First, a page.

Heat | Greg Oden

Greg Oden’s return with Miami Heat gains traction

Miami Heat reserve center Greg Oden slams in two points during his 11 minutes of work in a game against the Los Angeles Lakers on Jan. 23, 2014.
Miami Heat reserve center Greg Oden slams in two points during his 11 minutes of work in a game against the Los Angeles Lakers on Jan. 23, 2014.
David Santiago / Staff Photo


With every pain-free landing Greg Oden makes on the hardwood, the Heat is inching that much closer to realizing a rotation it believes will give it the best chance of winning another NBA championship.

On Thursday, Oden turned in his most productive effort since being cleared to play, and afterward Heat teammate LeBron James celebrated another brief glimpse of the grand plan coming into focus. Oden played 11 minutes against the Lakers and had five rebounds, including four on the offensive end. The time on the court and the number of rebounds represented statistical highs for Oden since his return on Jan. 15.

The minutes are great and the rebounds are encouraging, but it’s Oden landing without pain on offense and then transitioning smoothly to defense that is the most positive sign of his rehabilitation, according to James.

“The great thing I love seeing is when he jumps and he lands and he gets back on defense,” James said. “Even the [possession] where the ball was saved under our basket near our bench and [Pau] Gasol ended up getting it.

“I saw [Oden] fly in and try to get that and continue to play. That is positive for him, for us as a team, for us as a franchise — to just see him continue to make these baby steps in coming back.”

Considering Oden sat out for four years with knee injuries before joining the Heat, his small developments on the court in the past two weeks represent significant gains for his career and confidence. His strong performance against the Lakers was his first action in back-to-back games since his return.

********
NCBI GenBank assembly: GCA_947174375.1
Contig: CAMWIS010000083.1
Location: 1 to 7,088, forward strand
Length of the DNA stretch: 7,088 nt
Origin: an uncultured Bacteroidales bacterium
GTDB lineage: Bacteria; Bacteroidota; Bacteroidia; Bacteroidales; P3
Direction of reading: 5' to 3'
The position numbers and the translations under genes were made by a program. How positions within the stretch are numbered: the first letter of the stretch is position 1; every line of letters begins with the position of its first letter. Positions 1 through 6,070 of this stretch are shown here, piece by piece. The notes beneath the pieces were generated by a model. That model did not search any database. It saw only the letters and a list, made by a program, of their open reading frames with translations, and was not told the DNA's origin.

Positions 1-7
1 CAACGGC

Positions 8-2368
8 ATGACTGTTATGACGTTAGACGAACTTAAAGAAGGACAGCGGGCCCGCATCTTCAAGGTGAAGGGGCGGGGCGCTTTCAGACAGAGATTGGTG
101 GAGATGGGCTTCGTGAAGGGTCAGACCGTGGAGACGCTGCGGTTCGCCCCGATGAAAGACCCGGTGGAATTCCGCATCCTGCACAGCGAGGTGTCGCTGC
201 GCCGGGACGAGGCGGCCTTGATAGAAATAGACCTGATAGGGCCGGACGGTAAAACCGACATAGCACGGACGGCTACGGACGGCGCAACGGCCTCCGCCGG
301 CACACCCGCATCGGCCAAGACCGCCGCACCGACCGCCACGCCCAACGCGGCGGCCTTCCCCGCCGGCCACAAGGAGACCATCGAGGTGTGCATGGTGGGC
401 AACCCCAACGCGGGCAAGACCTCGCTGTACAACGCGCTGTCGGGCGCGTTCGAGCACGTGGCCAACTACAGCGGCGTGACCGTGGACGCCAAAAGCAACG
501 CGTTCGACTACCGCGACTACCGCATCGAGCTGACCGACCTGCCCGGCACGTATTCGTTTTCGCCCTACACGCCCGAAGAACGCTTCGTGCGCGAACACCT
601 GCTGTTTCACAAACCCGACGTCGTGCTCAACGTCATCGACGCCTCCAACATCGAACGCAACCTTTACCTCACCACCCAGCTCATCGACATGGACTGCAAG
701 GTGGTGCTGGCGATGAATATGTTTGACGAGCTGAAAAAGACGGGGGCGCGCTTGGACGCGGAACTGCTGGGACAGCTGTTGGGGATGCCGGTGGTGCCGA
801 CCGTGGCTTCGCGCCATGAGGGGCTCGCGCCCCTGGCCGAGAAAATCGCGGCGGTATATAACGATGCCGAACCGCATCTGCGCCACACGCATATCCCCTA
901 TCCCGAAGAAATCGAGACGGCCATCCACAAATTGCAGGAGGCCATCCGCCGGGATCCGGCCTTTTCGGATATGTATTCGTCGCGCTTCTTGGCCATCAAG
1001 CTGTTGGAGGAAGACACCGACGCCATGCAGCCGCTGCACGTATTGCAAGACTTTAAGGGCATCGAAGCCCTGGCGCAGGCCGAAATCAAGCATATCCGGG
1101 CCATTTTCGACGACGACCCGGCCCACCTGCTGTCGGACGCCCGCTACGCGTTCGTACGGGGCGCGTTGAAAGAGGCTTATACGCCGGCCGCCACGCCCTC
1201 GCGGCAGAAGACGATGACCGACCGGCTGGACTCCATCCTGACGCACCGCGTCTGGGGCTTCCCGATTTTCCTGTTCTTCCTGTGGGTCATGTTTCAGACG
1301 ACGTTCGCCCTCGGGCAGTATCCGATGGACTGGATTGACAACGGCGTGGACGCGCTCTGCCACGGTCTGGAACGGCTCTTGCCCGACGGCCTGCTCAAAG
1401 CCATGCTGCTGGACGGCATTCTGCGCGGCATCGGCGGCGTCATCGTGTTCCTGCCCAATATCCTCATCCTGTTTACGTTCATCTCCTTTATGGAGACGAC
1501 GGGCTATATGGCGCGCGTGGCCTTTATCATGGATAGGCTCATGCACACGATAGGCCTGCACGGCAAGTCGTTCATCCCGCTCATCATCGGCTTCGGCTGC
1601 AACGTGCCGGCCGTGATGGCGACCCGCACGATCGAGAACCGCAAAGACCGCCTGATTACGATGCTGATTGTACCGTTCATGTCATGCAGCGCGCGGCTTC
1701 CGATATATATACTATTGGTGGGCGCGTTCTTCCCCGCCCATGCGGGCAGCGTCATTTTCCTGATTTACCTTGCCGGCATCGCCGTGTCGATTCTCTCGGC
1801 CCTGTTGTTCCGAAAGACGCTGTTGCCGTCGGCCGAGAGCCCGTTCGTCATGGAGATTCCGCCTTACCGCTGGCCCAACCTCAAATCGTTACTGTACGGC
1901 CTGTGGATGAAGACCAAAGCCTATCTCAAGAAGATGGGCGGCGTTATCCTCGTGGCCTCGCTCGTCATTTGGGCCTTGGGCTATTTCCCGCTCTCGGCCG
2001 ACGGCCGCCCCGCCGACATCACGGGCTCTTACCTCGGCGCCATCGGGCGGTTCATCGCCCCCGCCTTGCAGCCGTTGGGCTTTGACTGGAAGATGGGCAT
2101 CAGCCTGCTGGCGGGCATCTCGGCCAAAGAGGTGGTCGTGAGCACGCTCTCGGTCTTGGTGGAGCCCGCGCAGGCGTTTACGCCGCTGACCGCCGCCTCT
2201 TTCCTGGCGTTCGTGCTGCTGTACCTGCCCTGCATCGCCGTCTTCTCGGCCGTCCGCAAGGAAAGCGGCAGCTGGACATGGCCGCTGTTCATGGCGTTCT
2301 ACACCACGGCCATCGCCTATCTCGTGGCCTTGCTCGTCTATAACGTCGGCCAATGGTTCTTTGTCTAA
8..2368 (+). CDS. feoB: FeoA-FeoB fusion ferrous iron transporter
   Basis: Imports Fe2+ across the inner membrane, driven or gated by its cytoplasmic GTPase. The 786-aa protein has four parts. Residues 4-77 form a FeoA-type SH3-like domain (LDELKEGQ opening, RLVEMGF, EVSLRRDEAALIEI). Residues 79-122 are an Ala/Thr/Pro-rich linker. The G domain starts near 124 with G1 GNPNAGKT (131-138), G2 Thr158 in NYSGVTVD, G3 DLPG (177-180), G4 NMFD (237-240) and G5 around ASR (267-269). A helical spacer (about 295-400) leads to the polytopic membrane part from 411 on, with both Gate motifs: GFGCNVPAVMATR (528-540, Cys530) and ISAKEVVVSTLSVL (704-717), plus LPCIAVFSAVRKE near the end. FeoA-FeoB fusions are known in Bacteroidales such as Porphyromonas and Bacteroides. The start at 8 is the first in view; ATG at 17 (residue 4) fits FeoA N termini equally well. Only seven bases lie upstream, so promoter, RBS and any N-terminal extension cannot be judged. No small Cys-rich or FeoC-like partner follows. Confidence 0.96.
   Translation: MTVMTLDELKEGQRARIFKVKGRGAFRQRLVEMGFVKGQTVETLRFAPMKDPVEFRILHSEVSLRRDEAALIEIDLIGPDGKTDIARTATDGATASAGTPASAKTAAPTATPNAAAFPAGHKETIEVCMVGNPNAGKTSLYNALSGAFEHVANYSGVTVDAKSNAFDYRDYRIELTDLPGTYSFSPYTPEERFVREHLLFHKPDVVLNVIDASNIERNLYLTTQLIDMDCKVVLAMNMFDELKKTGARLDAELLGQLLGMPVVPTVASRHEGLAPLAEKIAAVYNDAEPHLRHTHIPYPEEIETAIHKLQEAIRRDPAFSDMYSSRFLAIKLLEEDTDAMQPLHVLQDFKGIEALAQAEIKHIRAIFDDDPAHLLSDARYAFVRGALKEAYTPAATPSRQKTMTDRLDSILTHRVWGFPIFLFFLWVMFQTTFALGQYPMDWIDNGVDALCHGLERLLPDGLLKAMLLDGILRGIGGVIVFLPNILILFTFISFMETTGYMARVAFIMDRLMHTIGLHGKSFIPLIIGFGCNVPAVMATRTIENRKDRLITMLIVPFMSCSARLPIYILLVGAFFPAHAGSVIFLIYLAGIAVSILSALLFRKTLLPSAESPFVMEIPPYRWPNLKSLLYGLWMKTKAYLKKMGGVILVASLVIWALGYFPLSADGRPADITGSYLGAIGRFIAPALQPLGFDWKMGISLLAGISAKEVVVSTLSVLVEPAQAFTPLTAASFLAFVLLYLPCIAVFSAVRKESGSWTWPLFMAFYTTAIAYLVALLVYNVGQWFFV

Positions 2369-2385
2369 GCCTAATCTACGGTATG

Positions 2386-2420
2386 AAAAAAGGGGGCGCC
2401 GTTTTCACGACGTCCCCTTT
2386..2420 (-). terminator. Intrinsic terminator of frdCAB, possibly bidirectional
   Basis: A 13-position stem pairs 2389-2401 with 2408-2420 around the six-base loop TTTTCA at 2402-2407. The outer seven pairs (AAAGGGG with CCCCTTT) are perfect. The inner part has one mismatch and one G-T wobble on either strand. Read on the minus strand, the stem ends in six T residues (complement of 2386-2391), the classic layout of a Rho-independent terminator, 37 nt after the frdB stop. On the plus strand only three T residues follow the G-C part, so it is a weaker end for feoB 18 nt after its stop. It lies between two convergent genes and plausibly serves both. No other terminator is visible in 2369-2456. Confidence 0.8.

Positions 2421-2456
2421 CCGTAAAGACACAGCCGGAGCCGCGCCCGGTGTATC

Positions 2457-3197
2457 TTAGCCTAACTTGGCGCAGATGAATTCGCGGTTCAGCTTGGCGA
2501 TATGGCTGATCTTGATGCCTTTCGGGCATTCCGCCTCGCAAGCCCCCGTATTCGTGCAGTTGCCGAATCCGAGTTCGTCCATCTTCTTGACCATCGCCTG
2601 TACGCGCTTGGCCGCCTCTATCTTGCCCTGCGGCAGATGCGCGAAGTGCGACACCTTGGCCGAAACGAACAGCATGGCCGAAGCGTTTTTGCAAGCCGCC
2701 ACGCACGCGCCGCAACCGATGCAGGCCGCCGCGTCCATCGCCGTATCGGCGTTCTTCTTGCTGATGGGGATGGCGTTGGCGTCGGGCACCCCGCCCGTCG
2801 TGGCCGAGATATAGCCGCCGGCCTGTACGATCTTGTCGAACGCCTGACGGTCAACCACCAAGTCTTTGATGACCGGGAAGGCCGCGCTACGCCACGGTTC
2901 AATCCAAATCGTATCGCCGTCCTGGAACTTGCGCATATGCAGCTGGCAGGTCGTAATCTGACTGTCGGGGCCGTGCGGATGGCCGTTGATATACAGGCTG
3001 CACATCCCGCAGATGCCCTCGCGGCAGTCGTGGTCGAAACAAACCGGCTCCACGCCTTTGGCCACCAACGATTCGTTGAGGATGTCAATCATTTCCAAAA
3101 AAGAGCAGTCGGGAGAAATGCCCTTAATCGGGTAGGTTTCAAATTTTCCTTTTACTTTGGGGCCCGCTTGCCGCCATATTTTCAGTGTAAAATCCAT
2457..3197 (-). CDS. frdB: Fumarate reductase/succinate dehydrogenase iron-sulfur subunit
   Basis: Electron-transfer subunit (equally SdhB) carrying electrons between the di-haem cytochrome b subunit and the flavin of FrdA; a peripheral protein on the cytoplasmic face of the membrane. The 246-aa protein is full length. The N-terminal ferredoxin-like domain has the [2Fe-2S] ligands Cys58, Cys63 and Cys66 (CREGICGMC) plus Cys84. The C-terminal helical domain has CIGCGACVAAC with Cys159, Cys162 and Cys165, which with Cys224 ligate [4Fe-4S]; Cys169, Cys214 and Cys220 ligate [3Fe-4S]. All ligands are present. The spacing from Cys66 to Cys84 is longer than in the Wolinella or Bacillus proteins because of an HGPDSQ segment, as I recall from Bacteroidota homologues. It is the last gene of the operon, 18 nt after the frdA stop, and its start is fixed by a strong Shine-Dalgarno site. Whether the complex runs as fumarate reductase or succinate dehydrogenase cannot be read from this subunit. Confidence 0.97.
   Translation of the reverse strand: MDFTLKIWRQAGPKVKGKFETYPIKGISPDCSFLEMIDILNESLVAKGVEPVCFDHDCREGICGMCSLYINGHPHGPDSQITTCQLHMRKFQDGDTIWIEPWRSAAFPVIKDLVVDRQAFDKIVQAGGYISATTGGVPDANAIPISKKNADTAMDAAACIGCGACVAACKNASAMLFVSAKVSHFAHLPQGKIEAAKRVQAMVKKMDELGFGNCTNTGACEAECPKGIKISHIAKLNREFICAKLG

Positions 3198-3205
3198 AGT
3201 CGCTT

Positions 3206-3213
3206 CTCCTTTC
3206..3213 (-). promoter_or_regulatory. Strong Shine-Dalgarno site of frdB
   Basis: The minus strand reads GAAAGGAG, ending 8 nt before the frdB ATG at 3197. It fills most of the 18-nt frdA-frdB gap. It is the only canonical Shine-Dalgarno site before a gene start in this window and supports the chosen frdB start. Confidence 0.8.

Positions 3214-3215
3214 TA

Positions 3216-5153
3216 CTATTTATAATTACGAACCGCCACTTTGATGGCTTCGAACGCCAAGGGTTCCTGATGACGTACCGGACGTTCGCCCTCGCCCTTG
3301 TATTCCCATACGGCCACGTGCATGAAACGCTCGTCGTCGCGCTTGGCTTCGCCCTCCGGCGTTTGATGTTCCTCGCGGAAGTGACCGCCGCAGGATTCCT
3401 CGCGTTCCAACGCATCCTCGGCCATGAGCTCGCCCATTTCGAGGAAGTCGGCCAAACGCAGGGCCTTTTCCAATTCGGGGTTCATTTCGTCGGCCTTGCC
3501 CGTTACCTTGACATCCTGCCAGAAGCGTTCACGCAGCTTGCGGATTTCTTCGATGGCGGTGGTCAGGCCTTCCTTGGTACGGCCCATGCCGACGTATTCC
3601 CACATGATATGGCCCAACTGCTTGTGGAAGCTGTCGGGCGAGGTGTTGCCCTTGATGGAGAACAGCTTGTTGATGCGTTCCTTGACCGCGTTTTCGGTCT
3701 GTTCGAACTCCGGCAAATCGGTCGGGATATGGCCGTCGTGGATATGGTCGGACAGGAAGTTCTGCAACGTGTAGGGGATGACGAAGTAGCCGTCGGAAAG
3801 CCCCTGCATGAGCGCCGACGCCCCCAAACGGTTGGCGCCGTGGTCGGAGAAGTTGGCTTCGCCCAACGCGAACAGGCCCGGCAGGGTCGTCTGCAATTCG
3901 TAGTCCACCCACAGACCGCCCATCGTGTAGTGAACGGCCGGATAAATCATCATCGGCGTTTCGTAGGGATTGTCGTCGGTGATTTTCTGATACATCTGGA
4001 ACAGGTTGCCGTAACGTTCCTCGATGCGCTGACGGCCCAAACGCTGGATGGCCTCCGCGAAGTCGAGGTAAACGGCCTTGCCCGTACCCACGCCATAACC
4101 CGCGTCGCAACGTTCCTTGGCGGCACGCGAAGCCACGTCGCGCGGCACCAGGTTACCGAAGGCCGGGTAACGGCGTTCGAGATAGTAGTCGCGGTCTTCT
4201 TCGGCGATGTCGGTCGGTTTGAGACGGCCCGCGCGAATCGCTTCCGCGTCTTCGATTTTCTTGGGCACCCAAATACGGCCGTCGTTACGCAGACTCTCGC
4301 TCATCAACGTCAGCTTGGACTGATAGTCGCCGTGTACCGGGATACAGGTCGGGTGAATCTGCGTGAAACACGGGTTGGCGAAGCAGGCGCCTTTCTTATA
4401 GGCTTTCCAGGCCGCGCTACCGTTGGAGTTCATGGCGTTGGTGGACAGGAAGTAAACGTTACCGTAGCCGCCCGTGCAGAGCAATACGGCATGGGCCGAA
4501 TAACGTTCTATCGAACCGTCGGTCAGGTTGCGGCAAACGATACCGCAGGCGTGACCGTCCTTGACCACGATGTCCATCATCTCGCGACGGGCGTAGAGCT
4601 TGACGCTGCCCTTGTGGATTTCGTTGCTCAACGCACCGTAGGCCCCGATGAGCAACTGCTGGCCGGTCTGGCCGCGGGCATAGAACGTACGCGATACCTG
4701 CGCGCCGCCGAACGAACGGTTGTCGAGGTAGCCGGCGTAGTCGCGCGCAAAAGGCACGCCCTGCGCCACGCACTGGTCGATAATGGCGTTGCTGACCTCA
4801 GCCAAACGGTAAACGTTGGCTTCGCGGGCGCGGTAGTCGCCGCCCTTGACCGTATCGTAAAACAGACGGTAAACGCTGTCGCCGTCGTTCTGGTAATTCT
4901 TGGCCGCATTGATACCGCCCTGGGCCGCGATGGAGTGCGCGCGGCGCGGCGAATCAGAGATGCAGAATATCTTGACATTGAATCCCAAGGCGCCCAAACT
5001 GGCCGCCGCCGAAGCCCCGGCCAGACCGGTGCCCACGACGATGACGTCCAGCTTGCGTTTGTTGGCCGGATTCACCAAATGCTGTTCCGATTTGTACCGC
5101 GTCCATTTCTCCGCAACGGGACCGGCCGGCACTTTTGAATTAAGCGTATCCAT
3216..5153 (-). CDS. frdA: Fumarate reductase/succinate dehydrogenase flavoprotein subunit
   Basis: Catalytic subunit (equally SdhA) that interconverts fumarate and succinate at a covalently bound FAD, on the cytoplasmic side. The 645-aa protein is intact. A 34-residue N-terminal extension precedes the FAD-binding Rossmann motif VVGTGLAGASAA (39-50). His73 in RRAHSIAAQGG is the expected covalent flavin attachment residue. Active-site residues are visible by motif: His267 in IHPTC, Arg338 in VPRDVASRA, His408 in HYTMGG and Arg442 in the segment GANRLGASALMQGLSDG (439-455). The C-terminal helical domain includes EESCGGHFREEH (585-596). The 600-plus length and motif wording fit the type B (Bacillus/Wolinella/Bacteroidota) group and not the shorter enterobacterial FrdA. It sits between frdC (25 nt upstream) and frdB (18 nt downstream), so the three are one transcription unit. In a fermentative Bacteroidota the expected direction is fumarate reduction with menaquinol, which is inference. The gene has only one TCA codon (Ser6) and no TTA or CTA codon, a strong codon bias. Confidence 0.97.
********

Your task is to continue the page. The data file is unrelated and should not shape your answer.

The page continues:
His first week back, Oden alternated playing time in games with rest and was notably frustrated with his cameo in the Heat’s victory over the Bobcats. He picked up three fouls in five minutes and was a step slow in defending Al Jefferson.

But the stamina is returning and so too is the energy. He was a little quicker against the Lakers.

“[Oden] got a shot block, went after some offensive rebounds, had a chance to get some tip dunks — you could see he’s a little out of rhythm, but that’s OK,” James said. “He’s very active.”

The four offensive rebounds were the most significant contribution. After all, the Heat is ranked last in the NBA in that category. Oden averaged about a rebound every two minutes against Los Angeles and was in position for other boards.

“My timing is definitely off on my rebounds,” Oden said. “Most of the time, I’m coming down and the rebound is going right over my head. [Thursday] was just very encouraging for me to get five rebounds.”

Said coach Erik Spoelstra: “I loved it. What you’re seeing is a little bit of mistiming from time off. But if you look at the glass half full, you see him being in the right spots. That’s what you can’t teach in this game. He’s in the right spots. It’s just a matter of time before those plays are made, and we don’t have anyone else on our roster that can make those types of plays.”

Oden added that the more he becomes familiar with the Heat’s system, the easier the game will become. But for now the pain is manageable. That’s the most important development of Oden’s first two weeks back since 2009.

“I’ve still got a ways to go,” Oden said. “I’m still not as quick as I want to be out there.”


James was asked after the victory against the Lakers if he was concerned about Dwyane Wade missing four consecutive games because of knee soreness.

“Any time a guy misses multiple games in a row, you have some sense of concern,” James said. “Having him on the floor makes us more dangerous. But at the end of the day, having him healthy makes us more dangerous, too.”

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